These four researchers and professors will select the 2023 United States Responsible Computing Challenge awardees.

In February of this year, Mozilla launched the second call for Responsible Computing Challenge (RCC) applications in the United States. Today, we are proud to announce our esteemed judges for this quickly growing program in its second phase.

Launched in 2018 as the Responsible Computer Science Challenge (RCSC), this program aims to break down barriers between computing and other academic disciplines such as library and information sciences, social sciences, and a myriad of others. So far, over 50,000 students have taken the 100 distinct courses funded by RCC. These classes have been developed by 60 faculty members across 19 universities and colleges across the US.

Says Steven Azeka, Program Lead for the Responsible Computing Challenge:

“It is important that we move toward more intersectional technology education. For too long the industry has looked solely at those trained exclusively in computing. Having people who have also critically engaged with culture, society, and the humanities, for example, can help us imagine a different future. These four judges will be instrumental in selecting programs that are proactive about changing the way we teach technologists today.”

Says Atri Rudra, Responsible Computing Judge:

“Being part of the first Mozilla Responsible Computer Science cohort has been one of the most enriching experiences of my life. I'm looking forward to judging this next round of applications not only to be blown away by what I'm sure will be awesome proposals but also as a way to give back in my small way to the community that has given me so much.”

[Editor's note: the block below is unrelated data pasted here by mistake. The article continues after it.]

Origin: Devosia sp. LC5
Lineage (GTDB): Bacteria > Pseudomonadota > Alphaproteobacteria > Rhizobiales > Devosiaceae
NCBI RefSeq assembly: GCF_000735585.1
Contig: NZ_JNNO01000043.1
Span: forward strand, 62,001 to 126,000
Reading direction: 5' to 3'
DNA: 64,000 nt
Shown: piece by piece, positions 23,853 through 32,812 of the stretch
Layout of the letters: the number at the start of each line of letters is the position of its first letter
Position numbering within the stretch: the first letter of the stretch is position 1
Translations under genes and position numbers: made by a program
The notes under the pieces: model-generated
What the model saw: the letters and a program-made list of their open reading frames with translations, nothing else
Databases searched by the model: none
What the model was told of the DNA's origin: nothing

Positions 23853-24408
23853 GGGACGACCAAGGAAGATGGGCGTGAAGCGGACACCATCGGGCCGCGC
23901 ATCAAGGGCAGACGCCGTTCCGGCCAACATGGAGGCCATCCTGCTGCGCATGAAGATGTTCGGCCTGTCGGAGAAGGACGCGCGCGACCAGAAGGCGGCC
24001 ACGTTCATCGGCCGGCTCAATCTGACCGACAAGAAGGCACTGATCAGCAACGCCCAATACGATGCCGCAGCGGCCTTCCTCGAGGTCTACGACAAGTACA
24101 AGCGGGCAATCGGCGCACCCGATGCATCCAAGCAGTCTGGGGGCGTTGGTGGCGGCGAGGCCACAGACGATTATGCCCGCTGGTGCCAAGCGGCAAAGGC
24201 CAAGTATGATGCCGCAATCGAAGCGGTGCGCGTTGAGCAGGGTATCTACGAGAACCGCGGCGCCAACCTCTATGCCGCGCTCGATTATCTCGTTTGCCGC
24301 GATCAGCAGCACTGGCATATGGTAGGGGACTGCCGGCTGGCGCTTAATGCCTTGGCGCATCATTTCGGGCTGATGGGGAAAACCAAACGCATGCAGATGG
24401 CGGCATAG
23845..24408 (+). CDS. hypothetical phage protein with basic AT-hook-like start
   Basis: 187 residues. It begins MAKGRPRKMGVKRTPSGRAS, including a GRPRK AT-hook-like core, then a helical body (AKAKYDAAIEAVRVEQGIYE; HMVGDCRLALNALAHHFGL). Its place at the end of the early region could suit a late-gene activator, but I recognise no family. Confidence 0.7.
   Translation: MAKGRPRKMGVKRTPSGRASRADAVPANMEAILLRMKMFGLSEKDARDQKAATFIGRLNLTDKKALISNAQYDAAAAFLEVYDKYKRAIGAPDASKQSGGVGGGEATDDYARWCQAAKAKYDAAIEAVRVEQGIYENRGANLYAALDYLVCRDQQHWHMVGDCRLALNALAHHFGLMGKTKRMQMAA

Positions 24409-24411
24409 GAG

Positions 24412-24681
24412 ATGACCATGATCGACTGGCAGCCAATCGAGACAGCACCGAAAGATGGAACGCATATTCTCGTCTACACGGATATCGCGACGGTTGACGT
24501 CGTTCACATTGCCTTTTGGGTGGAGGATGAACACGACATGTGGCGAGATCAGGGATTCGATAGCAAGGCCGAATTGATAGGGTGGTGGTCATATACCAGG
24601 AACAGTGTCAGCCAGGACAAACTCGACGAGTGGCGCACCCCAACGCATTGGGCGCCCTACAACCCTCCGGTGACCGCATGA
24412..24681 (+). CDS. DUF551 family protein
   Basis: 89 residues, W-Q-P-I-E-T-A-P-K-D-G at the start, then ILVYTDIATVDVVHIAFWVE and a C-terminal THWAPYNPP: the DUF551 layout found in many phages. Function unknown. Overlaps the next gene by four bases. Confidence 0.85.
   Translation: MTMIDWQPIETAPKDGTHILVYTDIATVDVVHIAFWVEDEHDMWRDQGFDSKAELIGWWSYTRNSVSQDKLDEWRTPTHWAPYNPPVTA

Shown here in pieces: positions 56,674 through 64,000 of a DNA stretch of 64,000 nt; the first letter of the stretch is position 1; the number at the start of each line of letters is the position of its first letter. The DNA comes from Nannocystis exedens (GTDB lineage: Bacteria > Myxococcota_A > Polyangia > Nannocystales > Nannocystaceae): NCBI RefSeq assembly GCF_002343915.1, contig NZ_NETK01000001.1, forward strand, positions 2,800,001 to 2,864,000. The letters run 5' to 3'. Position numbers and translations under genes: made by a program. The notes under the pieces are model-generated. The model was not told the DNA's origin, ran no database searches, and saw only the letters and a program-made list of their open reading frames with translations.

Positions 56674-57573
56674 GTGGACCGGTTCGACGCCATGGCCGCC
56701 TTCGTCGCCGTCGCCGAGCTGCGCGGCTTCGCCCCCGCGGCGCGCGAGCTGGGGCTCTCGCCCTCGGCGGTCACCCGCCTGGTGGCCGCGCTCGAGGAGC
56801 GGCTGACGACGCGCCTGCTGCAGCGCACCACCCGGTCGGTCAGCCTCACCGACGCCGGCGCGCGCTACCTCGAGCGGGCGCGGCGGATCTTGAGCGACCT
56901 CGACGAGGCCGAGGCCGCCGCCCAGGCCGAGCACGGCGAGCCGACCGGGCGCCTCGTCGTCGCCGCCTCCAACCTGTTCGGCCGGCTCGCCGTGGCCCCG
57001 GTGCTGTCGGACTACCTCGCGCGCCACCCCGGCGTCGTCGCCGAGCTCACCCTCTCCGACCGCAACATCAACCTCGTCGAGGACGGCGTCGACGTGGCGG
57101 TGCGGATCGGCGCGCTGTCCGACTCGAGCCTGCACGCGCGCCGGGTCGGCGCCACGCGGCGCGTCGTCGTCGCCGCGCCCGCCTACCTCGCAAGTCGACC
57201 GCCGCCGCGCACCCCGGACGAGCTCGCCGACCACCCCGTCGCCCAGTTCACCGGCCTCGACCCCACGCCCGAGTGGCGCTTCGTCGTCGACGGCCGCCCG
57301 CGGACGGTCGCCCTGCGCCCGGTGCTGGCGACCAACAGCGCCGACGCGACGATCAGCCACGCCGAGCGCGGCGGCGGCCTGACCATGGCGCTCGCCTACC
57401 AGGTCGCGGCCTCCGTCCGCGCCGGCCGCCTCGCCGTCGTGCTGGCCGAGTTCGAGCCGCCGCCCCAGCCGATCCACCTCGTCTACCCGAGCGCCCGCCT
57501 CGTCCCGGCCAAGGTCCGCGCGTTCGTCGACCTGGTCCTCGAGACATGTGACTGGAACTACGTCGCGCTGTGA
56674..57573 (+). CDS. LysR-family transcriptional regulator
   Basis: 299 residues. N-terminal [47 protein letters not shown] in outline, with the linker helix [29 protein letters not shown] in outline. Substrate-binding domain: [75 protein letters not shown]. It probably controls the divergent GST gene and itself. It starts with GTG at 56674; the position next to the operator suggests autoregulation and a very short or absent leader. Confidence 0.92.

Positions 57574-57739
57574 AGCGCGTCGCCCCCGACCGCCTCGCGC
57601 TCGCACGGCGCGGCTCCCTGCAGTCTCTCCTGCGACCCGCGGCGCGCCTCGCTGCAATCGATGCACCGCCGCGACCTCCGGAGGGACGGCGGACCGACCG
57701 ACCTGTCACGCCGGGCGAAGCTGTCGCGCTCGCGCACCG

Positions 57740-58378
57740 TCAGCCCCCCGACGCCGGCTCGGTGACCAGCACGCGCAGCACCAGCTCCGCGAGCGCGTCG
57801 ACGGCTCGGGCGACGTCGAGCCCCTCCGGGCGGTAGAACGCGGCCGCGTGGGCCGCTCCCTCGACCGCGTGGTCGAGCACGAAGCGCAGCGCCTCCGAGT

I'm looking forward to judging this next round of applications not only to be blown away by what I'm sure will be awesome proposals but also as a way to give back in my small way to the community that has given me so much.

Atri Rudra, Responsible Computing Judge

Supported by the Mellon Foundation, Omidyar Network, Schmidt Futures, Craig Newmark Philanthropies, and Mozilla, RCC has two funding tracks available.

Image of Dr Stacey A. Doore

Stacy Doore, Ph.D.

Dr Stacy A. Doore is the Clare Boothe Luce Assistant Professor of Computer Science at Colby College in Waterville, Maine. She received her Ph.D. in Spatial Information Science and Engineering at the University of Maine in 2017. She is a co-creator of the Computing Ethics Narratives (CEN) project, an interdisciplinary, responsible computing open educational repository (OER) as a partnership between Bowdoin and Colby Colleges and funded by the first round of the Responsible Computing Challenge. She is a current member of the ACM Ethics in Computing Education Task Force. Stacy is the founder/director of the INSITE Lab, an emerging assistive technologies research lab that focuses on multisensory spatial information access in its many forms. Her current research employs emerging technologies including mixed reality, agile robotics, and artificial intelligence to improve spatial information access for exploring both indoor and outdoor environments and learning about complex images through accessible interfaces. She is a member of the Autonomous Vehicle Research (AVR) group which was recently awarded a national prize in the U.S. DOT Inclusive Design Challenge for building accessibility solutions into emerging AV systems.